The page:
Remember last year when developers started to notice a feature in Google’s Chromium OS code that suggested one day you might be able to dual-boot Windows and Chrome OS on the same computer?
Yeah, it looks like that’s not coming anytime soon. Not officially anyway.
A recent update to the Chromium Gerrit shows that the so-called “Alt OS” code has been deprecated.
To be fair, Google never officially announced support for turning Chromebooks into dual-boot computers that could run Windows. So it’s not like the company is backing out on a promise. It’s just that Chome OS is based on the open source Chromium project, so development happens in public… and observers can sometimes get a peek at in-development features that never actually see the light of day (as well as many that do).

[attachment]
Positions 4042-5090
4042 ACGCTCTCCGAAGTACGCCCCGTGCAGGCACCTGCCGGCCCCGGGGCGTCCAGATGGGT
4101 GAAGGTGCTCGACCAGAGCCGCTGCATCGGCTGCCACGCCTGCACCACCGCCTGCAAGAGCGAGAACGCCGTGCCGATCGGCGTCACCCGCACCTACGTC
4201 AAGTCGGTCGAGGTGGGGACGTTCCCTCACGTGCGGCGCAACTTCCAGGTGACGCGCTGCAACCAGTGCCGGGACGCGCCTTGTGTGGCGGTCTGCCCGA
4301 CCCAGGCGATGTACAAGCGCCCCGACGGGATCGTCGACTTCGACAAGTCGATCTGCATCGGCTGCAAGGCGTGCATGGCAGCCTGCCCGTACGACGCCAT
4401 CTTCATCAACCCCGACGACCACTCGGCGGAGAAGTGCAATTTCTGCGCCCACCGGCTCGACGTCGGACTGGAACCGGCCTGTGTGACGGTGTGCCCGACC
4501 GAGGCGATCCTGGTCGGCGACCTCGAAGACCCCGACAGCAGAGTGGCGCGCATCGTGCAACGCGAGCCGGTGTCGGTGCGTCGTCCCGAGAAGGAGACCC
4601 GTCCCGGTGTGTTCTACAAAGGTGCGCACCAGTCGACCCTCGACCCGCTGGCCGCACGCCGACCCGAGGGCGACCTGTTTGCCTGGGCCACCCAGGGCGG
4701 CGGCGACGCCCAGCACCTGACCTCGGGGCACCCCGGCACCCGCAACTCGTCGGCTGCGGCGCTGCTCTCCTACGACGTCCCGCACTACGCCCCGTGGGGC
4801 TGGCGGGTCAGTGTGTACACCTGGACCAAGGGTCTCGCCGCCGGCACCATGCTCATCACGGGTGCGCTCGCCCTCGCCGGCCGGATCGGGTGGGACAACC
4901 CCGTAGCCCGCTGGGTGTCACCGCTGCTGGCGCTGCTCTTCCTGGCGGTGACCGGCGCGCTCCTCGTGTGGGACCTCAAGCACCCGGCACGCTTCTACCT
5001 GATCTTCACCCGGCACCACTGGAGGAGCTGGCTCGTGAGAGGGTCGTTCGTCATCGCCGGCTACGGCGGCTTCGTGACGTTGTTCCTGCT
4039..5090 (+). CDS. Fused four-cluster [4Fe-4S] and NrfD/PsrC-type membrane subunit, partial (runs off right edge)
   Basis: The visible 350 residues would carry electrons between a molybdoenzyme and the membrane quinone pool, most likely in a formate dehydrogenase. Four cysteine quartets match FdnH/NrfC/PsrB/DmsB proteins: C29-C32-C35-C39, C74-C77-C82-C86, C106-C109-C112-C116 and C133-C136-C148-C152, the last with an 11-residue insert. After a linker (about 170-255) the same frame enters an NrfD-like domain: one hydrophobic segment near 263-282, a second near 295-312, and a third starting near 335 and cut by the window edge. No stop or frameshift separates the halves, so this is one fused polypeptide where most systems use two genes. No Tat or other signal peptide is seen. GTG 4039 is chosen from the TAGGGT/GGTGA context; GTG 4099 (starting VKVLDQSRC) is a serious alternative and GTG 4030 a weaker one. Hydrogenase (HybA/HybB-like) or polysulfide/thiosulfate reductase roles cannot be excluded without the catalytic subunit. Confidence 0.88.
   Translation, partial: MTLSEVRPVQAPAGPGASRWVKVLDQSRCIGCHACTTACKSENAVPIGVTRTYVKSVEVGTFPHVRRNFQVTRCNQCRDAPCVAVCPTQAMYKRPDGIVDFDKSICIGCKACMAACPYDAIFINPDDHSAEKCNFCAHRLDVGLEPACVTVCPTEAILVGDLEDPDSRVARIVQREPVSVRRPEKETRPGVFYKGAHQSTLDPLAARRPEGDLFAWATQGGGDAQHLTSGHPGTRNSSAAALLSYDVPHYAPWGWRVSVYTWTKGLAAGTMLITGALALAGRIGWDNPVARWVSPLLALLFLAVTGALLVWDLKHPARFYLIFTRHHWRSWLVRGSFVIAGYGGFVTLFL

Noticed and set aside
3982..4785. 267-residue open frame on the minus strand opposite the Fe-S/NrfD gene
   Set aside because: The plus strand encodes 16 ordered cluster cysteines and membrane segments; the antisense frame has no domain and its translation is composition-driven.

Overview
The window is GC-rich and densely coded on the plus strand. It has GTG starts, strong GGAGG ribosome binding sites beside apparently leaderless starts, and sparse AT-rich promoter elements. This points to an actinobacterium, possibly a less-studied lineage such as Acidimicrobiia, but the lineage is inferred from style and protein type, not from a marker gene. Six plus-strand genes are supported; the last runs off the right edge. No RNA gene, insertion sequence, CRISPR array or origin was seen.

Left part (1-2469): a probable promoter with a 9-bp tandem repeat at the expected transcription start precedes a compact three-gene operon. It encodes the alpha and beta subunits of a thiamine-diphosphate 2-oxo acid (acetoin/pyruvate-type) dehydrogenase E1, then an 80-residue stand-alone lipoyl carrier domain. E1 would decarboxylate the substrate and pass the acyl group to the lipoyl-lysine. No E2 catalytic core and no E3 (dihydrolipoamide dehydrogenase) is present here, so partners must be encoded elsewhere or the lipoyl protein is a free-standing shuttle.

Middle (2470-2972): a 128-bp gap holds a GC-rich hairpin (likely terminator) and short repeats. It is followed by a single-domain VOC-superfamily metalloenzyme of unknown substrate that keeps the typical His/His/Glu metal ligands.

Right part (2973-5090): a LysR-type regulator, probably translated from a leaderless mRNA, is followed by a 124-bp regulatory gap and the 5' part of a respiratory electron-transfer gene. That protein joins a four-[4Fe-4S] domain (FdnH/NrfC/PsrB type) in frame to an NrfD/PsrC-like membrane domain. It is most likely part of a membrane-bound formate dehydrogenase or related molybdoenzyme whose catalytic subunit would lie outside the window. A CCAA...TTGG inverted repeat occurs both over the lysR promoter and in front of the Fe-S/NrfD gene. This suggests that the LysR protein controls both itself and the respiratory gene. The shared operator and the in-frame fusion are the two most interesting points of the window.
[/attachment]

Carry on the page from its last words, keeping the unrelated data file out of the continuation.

That said, if you want to run desktop apps on a Chromebook, there are more options than ever before. And unlike the apparently-scrapped “Alt OS” or “Campfire” implementation, you don’t even need to reboot your device to do it.
Chromebooks have supported running Android apps as well as web apps for several years, and more recently Google has allowed users to enable a Linux beta feature to install desktop Linux apps such as LibreOffice and GIMP.
Many recent Chromebooks already support Linux, and Google says every new Chromebook released this year will support Linux, whether it’s a device that ships with an Intel, AMD, or ARM-based processor.
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